Fabrication and Characterization of a Magnetohydrodynamic Micropump from Polydimethylsiloxane (PDMS)
Date of Award
Microfluidics is a growing area of study in recent years, particularly for lab-on-a-chip applications. Fluids must oftentimes be transported from one location on the chip to another. This study focuses on the fabrication and characterization of a magnetohydrodynamic micropump. The device was fabricated in the Rose-Hulman Institute of Technology MiNDS facility, and consisted of a PDMS channel and titanium electrodes supported on a glass slide with a permanent magnet. An Arduino microcontroller capable of pulse width modulation (PWM) was used to control the electrical potential. An electrode design that spanned the full length of the channel was successful in driving fluid motion. Erioglaucine disodium salt blue dye was used to track the fluid motion through the channel, and appeared to have a greater impact on the apparent fluid velocity than sodium chloride. Of the PWM duty cycles tested, 75% had the highest apparent fluid velocity. The titanium that contacted the fluid anodized, indicating it is best suited for disposable applications.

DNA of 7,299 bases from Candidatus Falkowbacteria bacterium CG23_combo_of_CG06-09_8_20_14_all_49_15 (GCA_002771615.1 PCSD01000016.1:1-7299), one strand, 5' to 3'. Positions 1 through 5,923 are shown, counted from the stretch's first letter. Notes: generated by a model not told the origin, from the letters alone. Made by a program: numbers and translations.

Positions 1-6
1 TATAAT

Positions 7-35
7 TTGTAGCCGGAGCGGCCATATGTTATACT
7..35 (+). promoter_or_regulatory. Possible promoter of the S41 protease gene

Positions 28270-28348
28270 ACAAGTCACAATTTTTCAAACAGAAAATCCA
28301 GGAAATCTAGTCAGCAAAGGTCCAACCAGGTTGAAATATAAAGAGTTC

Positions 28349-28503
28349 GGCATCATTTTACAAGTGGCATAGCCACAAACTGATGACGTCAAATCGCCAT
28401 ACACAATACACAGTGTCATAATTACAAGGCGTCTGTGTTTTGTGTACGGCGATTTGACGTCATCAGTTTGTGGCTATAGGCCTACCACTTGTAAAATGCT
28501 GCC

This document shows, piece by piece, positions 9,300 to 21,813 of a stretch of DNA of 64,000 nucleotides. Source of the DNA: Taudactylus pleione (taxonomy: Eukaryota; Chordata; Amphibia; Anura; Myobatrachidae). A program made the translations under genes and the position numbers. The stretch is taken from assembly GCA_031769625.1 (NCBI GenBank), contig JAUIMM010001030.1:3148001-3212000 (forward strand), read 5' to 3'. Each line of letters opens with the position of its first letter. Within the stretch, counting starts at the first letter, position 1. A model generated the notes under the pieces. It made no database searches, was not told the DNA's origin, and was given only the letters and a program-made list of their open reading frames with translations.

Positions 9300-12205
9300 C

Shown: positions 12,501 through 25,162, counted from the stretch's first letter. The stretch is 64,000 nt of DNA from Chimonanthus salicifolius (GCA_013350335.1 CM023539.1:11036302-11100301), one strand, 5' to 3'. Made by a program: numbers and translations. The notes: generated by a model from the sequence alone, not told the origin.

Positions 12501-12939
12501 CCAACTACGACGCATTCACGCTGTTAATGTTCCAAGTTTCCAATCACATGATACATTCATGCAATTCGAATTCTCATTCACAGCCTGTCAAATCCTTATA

Weber, Rachel K., "Fabrication and Characterization of a Magnetohydrodynamic Micropump from Polydimethylsiloxane (PDMS)" (2018). Graduate Theses - Chemical Engineering. 12.